Sweep­ing doubts aside, Eli Lil­ly beats Re­gen­eron to emer­gency OK — clear­ing low dose an­ti­body for quick roll­out

Eli Lil­ly has clinched the first emer­gency use au­tho­riza­tion is­sued for an an­ti­body against Covid-19, set­ting in mo­tion a $1.2 bil­lion deal to sup­ply the feds with the drug — al­beit at a dose that failed the pri­ma­ry end­point in a key tri­al.

Pri­or­i­tiz­ing a re­duc­tion in Covid-19-re­lat­ed hos­pi­tal­iza­tions or vis­its to the ER, the FDA opened the door for physi­cians to give 700 mg/20 mL in­jec­tions of the drug, dubbed bam­lanivimab, to re­cen­ly di­ag­nosed, non-hos­pi­tal­ized pa­tients who don’t need ex­tra oxy­gen due to the coro­n­avirus in­fec­tion.

The emer­gency OK puts Lil­ly ahead of close ri­vals at Re­gen­eron, which an­nounced the EUA fil­ing for its an­ti­body cock­tail on the same day de­spite start­ing clin­i­cal tri­als slight­ly lat­er. That was al­so the day — Oc­to­ber 7 — Pres­i­dent Don­ald Trump de­clared with­out ev­i­dence he’s al­ready au­tho­rized the Re­gen­eron drug, which he re­ceived as part of his Covid-19 treat­ment.

In the EUA let­ter, FDA chief sci­en­tist Denise Hin­ton wrote the agency based its de­ci­sion on topline da­ta from the in­ter­im analy­sis of BLAZE-1 and con­clud­ed it is “rea­son­able to be­lieve that bam­lanivimab may be ef­fec­tive for the treat­ment of mild to mod­er­ate Covid-19” for pa­tients who are 12 or old­er, weigh at least 40 kg, and are at high risk of pro­gress­ing.

As is cus­tom­ary, she didn’t break down the ex­act num­bers reg­u­la­tors re­viewed. But an­a­lysts have been puz­zled by the lack of dose-de­pen­dent re­sponse in the Phase II tri­al: Out of three dos­es test­ed, on­ly the mid­dle, 2800 mg dose hit the pri­ma­ry end­point of re­duc­ing vi­ral load at sta­tis­ti­cal sig­nif­i­cance. The re­sults that Lil­ly re­cent­ly pub­lished in the New Eng­land Jour­nal of Med­i­cine raised fur­ther ques­tions about just how ef­fec­tive the low dose of bam­lanivimab is.

The 700 mg dose, mean­while, cut vi­ral lev­els by on­ly 0.20 com­pared to place­bo, for a p-val­ue of 0.38, far be­low the 0.05 thresh­old long con­sid­ered the in­dus­try stan­dard.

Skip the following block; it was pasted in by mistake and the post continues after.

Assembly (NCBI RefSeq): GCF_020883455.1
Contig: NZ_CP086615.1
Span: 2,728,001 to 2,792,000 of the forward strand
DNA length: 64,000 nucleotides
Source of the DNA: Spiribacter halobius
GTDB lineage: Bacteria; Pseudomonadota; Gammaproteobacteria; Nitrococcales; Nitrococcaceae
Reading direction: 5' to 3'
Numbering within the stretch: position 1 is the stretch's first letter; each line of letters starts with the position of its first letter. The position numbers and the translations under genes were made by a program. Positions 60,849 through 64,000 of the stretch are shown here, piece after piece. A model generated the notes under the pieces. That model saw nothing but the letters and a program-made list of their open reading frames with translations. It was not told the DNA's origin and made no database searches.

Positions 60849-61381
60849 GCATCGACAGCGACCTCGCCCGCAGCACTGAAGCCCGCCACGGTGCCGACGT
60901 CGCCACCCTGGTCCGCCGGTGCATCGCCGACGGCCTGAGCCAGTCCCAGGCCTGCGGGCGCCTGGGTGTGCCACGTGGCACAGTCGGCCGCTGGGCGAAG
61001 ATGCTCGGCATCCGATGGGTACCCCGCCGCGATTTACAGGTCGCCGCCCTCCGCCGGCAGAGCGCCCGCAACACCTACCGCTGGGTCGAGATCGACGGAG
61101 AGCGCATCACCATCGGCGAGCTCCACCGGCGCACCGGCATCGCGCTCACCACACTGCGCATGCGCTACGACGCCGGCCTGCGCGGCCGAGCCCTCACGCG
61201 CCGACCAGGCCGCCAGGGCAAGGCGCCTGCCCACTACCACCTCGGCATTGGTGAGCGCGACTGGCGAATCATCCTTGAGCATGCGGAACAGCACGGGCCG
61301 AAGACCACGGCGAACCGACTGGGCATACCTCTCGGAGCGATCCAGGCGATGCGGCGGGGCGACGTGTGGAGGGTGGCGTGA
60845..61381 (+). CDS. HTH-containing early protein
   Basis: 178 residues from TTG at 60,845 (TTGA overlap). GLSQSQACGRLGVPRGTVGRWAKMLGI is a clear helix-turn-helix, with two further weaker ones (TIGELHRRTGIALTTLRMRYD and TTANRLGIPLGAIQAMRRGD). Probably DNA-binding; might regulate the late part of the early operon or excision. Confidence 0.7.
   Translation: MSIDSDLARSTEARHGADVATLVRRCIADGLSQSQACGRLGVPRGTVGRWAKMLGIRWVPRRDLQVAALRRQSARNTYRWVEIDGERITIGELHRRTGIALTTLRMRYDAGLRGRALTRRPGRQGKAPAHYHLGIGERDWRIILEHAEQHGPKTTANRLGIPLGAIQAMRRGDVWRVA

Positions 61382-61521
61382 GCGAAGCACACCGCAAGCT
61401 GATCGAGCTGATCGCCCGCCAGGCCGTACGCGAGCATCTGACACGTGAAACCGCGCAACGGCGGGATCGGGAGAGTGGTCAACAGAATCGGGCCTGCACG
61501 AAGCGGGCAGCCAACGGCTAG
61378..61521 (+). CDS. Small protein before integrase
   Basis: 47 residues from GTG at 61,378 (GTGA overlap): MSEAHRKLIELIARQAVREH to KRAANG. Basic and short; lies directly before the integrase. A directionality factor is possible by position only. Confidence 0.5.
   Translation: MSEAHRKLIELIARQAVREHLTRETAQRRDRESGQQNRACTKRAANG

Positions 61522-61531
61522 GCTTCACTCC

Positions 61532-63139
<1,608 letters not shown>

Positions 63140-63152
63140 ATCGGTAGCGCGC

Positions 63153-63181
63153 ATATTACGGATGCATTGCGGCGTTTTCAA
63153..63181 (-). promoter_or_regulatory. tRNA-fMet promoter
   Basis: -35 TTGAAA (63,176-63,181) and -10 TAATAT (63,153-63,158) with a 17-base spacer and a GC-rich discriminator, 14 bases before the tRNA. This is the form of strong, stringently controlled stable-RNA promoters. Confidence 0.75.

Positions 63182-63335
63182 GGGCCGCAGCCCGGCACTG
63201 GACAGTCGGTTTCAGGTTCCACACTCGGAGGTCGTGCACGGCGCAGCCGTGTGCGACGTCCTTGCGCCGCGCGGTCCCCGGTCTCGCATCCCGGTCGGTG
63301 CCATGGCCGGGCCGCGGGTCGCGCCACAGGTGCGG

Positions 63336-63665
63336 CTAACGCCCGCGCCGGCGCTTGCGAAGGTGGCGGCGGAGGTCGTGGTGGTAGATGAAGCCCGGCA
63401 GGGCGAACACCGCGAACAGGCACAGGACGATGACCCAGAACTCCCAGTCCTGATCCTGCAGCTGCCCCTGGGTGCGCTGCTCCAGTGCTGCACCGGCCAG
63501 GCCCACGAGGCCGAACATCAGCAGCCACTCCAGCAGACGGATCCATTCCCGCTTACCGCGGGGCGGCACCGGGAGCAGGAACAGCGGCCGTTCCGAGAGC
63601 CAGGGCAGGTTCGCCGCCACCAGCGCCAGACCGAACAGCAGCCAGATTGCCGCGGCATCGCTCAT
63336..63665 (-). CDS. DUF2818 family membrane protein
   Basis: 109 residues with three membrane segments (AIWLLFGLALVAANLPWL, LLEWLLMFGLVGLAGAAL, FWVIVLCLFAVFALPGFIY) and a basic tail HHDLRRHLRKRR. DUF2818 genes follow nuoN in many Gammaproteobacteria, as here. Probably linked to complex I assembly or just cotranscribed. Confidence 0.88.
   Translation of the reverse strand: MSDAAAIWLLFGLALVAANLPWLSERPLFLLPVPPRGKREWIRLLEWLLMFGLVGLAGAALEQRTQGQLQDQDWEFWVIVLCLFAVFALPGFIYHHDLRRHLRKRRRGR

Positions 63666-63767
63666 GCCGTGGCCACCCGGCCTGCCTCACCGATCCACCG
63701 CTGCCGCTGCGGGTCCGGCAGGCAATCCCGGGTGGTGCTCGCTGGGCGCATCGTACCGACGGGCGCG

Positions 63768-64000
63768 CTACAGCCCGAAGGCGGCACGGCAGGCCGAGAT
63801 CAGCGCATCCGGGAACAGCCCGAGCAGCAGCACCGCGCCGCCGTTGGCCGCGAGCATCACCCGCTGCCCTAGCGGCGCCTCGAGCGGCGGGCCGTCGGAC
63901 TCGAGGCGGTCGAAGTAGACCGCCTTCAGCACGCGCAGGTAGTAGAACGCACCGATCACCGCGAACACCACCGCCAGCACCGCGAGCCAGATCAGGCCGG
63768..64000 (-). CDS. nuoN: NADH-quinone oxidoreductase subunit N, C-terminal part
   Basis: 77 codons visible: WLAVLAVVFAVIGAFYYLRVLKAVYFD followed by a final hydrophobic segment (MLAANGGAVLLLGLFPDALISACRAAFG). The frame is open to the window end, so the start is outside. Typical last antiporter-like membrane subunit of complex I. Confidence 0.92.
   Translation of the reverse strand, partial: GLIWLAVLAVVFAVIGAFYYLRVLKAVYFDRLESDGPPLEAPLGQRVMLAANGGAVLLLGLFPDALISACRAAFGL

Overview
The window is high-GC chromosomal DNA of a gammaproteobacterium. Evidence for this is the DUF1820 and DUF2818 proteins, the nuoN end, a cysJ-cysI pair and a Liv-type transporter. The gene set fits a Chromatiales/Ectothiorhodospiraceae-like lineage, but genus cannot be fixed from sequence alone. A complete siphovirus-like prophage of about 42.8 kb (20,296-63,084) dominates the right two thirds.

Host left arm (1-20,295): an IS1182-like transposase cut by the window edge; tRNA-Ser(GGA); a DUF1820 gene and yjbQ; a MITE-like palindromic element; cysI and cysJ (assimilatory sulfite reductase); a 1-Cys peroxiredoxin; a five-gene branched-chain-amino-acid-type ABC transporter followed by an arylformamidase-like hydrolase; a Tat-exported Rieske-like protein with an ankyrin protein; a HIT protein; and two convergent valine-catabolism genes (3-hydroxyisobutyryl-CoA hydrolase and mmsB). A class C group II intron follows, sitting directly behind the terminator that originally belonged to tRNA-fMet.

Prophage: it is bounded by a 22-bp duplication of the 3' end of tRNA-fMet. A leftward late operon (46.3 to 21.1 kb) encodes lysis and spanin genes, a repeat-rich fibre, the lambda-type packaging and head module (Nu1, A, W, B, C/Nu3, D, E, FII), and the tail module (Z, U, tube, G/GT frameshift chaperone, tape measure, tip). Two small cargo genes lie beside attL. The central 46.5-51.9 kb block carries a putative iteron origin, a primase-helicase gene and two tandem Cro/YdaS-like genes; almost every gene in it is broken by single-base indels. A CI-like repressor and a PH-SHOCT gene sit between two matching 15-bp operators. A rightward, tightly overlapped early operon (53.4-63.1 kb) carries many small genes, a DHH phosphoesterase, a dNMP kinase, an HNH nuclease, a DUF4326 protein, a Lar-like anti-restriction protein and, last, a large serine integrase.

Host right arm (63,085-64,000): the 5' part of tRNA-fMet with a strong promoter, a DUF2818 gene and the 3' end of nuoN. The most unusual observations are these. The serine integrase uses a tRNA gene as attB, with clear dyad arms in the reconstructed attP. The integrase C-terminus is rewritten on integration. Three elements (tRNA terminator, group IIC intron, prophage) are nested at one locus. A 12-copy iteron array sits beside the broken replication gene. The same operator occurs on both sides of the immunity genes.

Lil­ly’s ar­gu­ment for ask­ing the FDA to au­tho­rize — and con­vinc­ing the feds to pur­chase — the low dose was that “sim­i­lar clin­i­cal ef­fects were seen across all dose lev­els,” which was the met­ric that mat­tered. In a new state­ment, CSO Daniel Skovron­sky high­light­ed that it ap­peared to re­duce Covid-re­lat­ed hos­pi­tal­iza­tions.

The FDA ap­par­ent­ly agreed with the com­pa­ny, not­ing in a press re­lease:

How­ev­er, the most im­por­tant ev­i­dence that bam­lanivimab may be ef­fec­tive came from the pre­de­fined sec­ondary end­point of COVID-19-re­lat­ed hos­pi­tal­iza­tions or emer­gency room vis­its with­in 28 days af­ter treat­ment. For pa­tients at high risk for dis­ease pro­gres­sion, hos­pi­tal­iza­tions and emer­gency room vis­its oc­curred in 3% of bam­lanivimab-treat­ed pa­tients on av­er­age com­pared to 10% in place­bo-treat­ed pa­tients. The ef­fects on vi­ral load and on re­duc­tion in hos­pi­tal­iza­tions and ER vis­its, and on safe­ty, were sim­i­lar in pa­tients re­ceiv­ing any of the three bam­lanivimab dos­es.

Go­ing with the low­er dose al­so meant that the same amount of drug ma­te­r­i­al could serve four times as many pa­tients as a 2800 mg reg­i­men could, a cru­cial dif­fer­ence giv­en lim­it­ed man­u­fac­tur­ing ca­pac­i­ty.

The an­ti­body for­mer­ly known as LY-CoV555 now joins con­va­les­cent plas­ma on the ros­ter of treat­ments with an EUA, with remde­sivir re­cent­ly grad­u­at­ing to full ap­proval sta­tus as Vek­lury.